Sponsors, meanwhile, are not strictly required before you start a developer user group, but they can help cover the costs your group will likely incur. Even assuming you find free meeting space, many user groups offer free pizza and drinks to help create more incentive for people to join (frequently right after work…at “dinner” time). Groups also tend to raffle prizes at the end of a meeting to further encourage participation and keep people around to the end. And for these costs and prizes, sponsors and partners are key.

 

There are a few common places to find sponsors and partners for local developer meetups:

 

  • Local companies: Local software companies (the kind that might want to hire the people attending your meetup) or local recruiting companies frequently sponsor user groups by providing space and/or money for pizza and drinks.
  • ISVs/Vendors: Independent Software Vendors (ISVs) – aka “software companies” – that serve the market aligned with your meetup (like .NET or Java or DevOps) are often great sources for swag and prizes to raffle at your meetings. Some companies have a structured offer for user groups, so all you must do is establish your group and apply to participate. Others may be willing to provide free software licenses or even sponsor food for a meeting if you reach out, in exchange for some promotion to your members.
  • Foundations/Conferences: There are various software foundations and conferences, like the .NET Foundation or DevNexus, that support user groups. In the case of foundations, supporting user groups is aligned with general promotion and support of a specific ecosystem (with larger corporate sponsors working directly with the foundation). For developer conferences, sponsoring a user group can be a low-cost way to promote their event to a highly qualified and aligned audience.

 

As you find sponsors, make sure there is a clear understanding of what you’re offering and what the sponsor expects. Some sponsors may only want to support a single meeting. Others may be willing to support an entire year (or longer)! And most will want at least some promotion during your meeting, but it’s up to you to decide how and where that fits.

 

And as you grow and begin to have more sponsorship, make sure you’re carefully managing the sponsorship money so it all gets used for the right purpose! You’ll eventually want to create a bank account for your meetup, so the sponsorship funds aren’t co-mingled with your personal accounts. That will also make it easier for the other “core” members/leaders of your group to use those funds to run meetings without always coming to you.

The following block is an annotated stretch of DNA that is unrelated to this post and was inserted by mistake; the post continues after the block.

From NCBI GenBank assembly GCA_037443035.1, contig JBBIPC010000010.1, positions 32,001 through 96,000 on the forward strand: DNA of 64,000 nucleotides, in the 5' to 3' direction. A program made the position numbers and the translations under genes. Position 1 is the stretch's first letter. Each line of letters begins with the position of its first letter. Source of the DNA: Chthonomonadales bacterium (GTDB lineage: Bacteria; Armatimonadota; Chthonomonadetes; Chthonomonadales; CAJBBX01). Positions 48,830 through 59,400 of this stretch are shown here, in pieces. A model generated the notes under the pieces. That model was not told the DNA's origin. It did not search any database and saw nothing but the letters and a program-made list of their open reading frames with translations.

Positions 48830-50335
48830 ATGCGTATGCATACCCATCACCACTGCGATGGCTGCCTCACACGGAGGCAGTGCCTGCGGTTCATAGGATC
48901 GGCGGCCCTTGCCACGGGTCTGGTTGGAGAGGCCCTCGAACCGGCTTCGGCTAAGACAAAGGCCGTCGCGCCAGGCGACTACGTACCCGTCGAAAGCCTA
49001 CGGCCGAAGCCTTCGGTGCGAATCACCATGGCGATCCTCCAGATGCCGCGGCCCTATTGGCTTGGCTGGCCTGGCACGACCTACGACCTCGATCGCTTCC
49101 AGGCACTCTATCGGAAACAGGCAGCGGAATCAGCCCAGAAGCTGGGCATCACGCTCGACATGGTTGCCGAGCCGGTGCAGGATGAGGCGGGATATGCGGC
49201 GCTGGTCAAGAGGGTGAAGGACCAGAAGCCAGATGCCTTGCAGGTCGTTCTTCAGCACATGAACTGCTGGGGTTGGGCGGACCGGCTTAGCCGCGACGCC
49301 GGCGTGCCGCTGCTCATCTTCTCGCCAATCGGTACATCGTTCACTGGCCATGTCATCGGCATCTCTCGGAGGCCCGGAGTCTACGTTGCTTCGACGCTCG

Tip 4: Establish a safe and inclusive culture

It’s important to ensure you’re establishing a new user group on a foundation that cultivates a safe and inclusive culture. You want to create a sense of belonging, trust, and engagement among your members and the community, and foster a positive and inclusive environment for everyone. The following practices and policies can help build community and culture for your user group:

 

  • Code of conduct: Create a code of conduct for your user group and events, where you state your values, expectations, and rules for your members and the community, and how you handle violations and complaints. You can use a template like the Contributor Covenant or the Berlin Code of Conduct to create your code of conduct.
  • Recognition: Recognize your members and the community, where you acknowledge and appreciate their contributions, achievements, and support for your user group and events.
  • Feedback: Solicit feedback from your members and the community, where you ask them for their opinions, suggestions, and testimonials about your user group and events, and how you can improve them. You can use a tool like Microsoft Forms to create and distribute your feedback forms.